To be honest, that result is better than I would have thought.

More here:

The key finding, said pollster Bruce Anderson, is that Canadians who did not describe themselves as Conservatives were favourably disposed to the idea of a revenue-neutral carbon tax.

Two-thirds of Liberals, 59 per cent of New Democrats, 62 per cent Parti Quebecois supporters and 48 per cent of Green Party supporters said they were in favour of the policy – all, except for the Green Party, by wide margins.

The Liberal green plan is also finding double-digit support among women (48 per cent in favour, 34 per cent opposed), voters under 35 years of age (61 versus 26), and in voters east of the Ontario-Manitoba border (49 versus 37), all segments the Conservatives need in order to win a majority.

“It does have the potential to be a game-changer for the Liberals,” Mr. Anderson said.

Also interesting, a third of Conservatives like the proposal (I guess none of them are online ;)).

Howl away with your childish fear mongering, it would appear Canadians are smarter than you think. If you listen closely, you can hear the sound of Conservatives scrambling.

The Empty Chair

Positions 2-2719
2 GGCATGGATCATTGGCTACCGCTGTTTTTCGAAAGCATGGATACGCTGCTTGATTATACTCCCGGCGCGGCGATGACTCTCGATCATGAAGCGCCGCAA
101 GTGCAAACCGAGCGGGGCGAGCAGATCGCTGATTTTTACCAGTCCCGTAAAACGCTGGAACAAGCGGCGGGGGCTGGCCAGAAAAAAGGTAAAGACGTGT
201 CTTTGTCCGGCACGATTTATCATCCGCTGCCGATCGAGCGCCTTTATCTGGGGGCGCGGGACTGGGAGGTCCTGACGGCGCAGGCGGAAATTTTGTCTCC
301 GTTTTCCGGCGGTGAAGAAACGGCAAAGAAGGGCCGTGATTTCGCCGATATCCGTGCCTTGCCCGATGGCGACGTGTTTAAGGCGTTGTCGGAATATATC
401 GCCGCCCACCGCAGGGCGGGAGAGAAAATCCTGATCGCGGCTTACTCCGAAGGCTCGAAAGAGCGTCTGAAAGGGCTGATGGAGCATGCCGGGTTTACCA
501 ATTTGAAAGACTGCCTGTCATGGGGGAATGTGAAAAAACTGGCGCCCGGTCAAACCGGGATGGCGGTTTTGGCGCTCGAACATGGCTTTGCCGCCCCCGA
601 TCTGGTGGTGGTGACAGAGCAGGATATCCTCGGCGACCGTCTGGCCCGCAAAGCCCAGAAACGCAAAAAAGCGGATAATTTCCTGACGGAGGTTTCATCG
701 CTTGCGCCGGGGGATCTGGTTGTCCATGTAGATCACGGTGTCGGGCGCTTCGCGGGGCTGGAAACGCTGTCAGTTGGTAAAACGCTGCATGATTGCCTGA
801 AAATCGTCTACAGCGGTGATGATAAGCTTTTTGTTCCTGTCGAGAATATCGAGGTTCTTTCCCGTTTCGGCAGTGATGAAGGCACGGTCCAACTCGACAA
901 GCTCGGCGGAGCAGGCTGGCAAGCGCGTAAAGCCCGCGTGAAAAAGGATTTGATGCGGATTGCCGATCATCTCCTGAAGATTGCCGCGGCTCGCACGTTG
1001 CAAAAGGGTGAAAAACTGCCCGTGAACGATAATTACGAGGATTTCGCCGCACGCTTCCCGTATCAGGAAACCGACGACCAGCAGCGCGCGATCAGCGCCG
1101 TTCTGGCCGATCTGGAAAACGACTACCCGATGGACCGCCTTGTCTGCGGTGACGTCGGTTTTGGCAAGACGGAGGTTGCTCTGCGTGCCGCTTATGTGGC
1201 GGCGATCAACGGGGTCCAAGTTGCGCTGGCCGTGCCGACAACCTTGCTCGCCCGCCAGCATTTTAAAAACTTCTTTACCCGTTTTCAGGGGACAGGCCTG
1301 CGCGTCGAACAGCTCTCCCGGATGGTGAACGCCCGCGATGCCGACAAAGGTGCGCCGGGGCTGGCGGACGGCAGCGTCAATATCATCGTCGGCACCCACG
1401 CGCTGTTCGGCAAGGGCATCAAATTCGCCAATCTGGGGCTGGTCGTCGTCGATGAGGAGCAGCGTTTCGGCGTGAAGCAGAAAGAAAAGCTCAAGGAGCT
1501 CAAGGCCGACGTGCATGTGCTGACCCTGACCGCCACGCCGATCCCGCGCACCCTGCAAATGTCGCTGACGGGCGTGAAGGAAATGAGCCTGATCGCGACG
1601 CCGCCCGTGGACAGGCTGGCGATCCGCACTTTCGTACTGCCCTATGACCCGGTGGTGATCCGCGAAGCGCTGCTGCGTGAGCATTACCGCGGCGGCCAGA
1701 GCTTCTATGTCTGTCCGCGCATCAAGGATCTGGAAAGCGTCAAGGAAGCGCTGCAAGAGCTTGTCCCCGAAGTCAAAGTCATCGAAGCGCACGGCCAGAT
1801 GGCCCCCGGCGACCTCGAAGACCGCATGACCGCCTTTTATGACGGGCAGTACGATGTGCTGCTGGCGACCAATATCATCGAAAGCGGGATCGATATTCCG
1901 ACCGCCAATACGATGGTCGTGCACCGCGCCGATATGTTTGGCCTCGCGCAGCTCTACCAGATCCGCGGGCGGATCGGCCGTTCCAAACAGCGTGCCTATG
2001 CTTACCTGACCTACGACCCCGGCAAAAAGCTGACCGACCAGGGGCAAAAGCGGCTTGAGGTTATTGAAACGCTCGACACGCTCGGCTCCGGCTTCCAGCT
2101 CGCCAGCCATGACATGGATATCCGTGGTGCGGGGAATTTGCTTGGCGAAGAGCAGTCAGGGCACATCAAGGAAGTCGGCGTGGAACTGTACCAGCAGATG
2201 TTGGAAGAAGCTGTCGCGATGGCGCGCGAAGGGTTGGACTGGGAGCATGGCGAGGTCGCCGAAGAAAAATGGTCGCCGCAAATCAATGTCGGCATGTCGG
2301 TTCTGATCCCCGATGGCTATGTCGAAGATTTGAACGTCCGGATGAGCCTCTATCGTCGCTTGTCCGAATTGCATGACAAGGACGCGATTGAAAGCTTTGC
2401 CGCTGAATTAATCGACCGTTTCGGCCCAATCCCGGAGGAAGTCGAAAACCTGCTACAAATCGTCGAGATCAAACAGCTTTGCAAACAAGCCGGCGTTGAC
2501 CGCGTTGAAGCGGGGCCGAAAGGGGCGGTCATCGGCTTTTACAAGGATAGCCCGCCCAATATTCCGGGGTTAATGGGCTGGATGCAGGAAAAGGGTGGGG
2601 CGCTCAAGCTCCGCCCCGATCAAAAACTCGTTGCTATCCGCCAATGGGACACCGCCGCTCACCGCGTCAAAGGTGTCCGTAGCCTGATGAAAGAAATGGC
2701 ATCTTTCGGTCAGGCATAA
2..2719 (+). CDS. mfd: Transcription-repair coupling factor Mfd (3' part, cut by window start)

I've read a few news items today, wherein the Conservatives are deflecting any call for debate with Harper, saying Dion had his chance in Question Period, but he failed to show up. Speaking of not showing up, Harper's attendance record the past two months:
June 20th absent

June 19th absent

June 13th absent

June 9th absent

June 6th absent

May 30th absent

May 29th absent

May 28th absent

May 27th absent

May 26th absent

House off for week

May 16th absent

May 12th absent

May 9th absent

May 8th absent

May 2nd absent

May 1st absent

Harper had an impressive 48% attendance record, maybe Buckler should learn the phrase "when you live in a glass house, don't throw stones". As a matter of fact, I seem to remember a Don Martin column a few weeks ago, wherein he suggested the PMO were purposely keeping Harper away from Parliament, to avoid all the questions of scandal and missteps.

Anyways, I'm sure the Conservatives can come up with better, sometimes their genius just takes a few days to ferment.

On a side note, Harper has apparently already begun the summer barbeque circuit:

Sunday, June 22, 2008

Let's Dance

Clearly, the Liberals think they've hit on a winner, with the debate angle. Keeping up the pressure, Dion will write a letter to Harper, which will be available to all media outlets. Perfect:

Dion challenges PM to 'green' debate

OTTAWA — Stéphane Dion took on a rare aggressor's role Sunday with Stephen Harper, daring the Prime Minister to debate him over the Liberals new green plan.

The Liberal Leader made the challenge on CTV's Question Period Sunday, where he also characterized Mr. Harper as vulgar for suggesting the Liberal plan would “screw” taxpayers. “I would be very pleased to debate it at any time,” Mr. Dion said. “And let me tell you one thing ... I will always debate in a respectful way, in a meaningful way, because it's what Canadians deserve.”